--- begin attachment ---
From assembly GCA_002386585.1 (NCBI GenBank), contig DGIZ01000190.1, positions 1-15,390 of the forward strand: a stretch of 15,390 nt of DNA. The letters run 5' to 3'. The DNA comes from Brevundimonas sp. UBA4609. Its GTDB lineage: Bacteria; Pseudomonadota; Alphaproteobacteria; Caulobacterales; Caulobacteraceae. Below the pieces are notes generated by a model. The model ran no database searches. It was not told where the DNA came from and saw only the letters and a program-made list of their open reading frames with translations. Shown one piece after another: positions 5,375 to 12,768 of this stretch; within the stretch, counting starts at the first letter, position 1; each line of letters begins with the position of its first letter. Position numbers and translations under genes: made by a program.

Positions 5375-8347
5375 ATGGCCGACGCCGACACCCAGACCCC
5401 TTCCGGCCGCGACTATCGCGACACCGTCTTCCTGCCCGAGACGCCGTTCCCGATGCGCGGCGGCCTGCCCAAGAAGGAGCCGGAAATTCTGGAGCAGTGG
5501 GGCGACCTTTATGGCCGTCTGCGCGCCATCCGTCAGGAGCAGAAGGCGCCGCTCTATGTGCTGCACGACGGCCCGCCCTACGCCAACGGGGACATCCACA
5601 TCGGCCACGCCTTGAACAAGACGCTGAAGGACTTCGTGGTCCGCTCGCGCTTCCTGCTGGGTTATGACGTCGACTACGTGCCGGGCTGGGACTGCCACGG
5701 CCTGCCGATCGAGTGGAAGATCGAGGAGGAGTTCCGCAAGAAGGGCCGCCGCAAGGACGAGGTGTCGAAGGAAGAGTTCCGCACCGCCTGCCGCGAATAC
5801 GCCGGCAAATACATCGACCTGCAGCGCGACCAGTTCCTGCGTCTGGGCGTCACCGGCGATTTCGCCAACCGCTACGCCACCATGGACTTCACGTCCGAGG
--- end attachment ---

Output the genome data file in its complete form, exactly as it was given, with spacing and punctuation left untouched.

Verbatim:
From assembly GCA_002386585.1 (NCBI GenBank), contig DGIZ01000190.1, positions 1-15,390 of the forward strand: a stretch of 15,390 nt of DNA. The letters run 5' to 3'. The DNA comes from Brevundimonas sp. UBA4609. Its GTDB lineage: Bacteria; Pseudomonadota; Alphaproteobacteria; Caulobacterales; Caulobacteraceae. Below the pieces are notes generated by a model. The model ran no database searches. It was not told where the DNA came from and saw only the letters and a program-made list of their open reading frames with translations. Shown one piece after another: positions 5,375 to 12,768 of this stretch; within the stretch, counting starts at the first letter, position 1; each line of letters begins with the position of its first letter. Position numbers and translations under genes: made by a program.

Positions 5375-8347
5375 ATGGCCGACGCCGACACCCAGACCCC
5401 TTCCGGCCGCGACTATCGCGACACCGTCTTCCTGCCCGAGACGCCGTTCCCGATGCGCGGCGGCCTGCCCAAGAAGGAGCCGGAAATTCTGGAGCAGTGG
5501 GGCGACCTTTATGGCCGTCTGCGCGCCATCCGTCAGGAGCAGAAGGCGCCGCTCTATGTGCTGCACGACGGCCCGCCCTACGCCAACGGGGACATCCACA
5601 TCGGCCACGCCTTGAACAAGACGCTGAAGGACTTCGTGGTCCGCTCGCGCTTCCTGCTGGGTTATGACGTCGACTACGTGCCGGGCTGGGACTGCCACGG
5701 CCTGCCGATCGAGTGGAAGATCGAGGAGGAGTTCCGCAAGAAGGGCCGCCGCAAGGACGAGGTGTCGAAGGAAGAGTTCCGCACCGCCTGCCGCGAATAC
5801 GCCGGCAAATACATCGACCTGCAGCGCGACCAGTTCCTGCGTCTGGGCGTCACCGGCGATTTCGCCAACCGCTACGCCACCATGGACTTCACGTCCGAGG